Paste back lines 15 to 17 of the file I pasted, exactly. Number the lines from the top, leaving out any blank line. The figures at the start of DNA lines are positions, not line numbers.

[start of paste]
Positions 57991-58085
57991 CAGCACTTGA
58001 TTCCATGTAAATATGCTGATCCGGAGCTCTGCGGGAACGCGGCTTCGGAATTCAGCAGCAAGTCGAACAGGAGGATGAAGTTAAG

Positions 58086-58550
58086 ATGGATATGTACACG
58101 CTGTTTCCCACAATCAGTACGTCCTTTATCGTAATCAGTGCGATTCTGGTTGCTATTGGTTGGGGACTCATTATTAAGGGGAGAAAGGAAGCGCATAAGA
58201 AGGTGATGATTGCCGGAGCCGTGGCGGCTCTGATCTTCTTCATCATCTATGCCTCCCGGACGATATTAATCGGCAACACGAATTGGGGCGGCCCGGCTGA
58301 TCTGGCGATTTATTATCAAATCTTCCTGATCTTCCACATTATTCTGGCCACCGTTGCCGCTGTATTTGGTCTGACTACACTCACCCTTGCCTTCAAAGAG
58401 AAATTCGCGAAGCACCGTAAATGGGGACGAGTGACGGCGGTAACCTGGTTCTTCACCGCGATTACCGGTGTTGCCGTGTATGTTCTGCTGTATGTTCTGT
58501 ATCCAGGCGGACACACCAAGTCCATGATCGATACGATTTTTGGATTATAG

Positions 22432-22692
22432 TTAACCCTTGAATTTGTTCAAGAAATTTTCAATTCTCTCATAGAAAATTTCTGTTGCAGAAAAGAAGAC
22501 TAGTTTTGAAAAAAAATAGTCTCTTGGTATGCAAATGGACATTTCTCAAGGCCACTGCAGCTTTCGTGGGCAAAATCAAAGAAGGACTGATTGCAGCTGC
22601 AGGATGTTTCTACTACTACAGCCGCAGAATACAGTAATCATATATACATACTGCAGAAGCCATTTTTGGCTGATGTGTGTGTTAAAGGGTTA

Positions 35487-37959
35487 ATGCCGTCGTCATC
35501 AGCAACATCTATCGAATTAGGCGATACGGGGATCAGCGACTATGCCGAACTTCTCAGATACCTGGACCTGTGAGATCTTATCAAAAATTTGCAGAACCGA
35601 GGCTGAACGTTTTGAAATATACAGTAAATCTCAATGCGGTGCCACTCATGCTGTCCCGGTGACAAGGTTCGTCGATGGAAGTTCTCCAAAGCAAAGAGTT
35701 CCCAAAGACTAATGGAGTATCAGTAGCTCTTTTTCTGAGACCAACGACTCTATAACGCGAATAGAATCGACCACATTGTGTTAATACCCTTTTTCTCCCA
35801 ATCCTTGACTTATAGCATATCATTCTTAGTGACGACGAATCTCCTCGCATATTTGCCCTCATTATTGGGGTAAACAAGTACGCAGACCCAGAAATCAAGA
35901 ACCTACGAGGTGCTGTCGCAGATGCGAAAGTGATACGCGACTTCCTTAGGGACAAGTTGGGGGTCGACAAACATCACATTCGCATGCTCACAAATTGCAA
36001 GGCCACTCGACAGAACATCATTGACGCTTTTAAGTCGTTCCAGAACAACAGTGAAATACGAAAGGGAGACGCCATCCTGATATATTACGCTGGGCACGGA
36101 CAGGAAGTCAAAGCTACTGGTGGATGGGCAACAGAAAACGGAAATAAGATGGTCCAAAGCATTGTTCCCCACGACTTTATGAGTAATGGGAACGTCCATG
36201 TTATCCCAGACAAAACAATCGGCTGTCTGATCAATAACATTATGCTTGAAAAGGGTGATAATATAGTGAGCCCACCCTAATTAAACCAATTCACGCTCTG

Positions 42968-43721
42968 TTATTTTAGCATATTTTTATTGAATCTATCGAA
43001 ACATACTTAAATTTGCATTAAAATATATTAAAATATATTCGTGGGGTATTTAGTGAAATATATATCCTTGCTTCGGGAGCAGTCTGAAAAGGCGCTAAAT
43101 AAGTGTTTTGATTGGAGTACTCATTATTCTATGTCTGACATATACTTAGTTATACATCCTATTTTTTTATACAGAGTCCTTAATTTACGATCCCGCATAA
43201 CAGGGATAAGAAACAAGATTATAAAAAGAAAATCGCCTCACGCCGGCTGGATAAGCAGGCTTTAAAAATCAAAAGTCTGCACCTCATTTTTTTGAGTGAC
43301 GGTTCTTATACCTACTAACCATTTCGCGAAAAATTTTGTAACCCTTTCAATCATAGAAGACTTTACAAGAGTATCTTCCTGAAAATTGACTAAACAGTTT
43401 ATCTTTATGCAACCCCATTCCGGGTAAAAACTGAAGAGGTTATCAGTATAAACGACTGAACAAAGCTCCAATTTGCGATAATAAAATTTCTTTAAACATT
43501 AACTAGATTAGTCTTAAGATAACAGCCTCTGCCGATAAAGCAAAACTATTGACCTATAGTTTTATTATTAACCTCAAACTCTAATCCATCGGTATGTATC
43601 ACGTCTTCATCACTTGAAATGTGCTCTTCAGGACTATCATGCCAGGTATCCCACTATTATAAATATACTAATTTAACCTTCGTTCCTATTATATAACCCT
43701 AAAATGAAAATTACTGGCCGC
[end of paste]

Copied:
Positions 35487-37959
35487 ATGCCGTCGTCATC
35501 AGCAACATCTATCGAATTAGGCGATACGGGGATCAGCGACTATGCCGAACTTCTCAGATACCTGGACCTGTGAGATCTTATCAAAAATTTGCAGAACCGA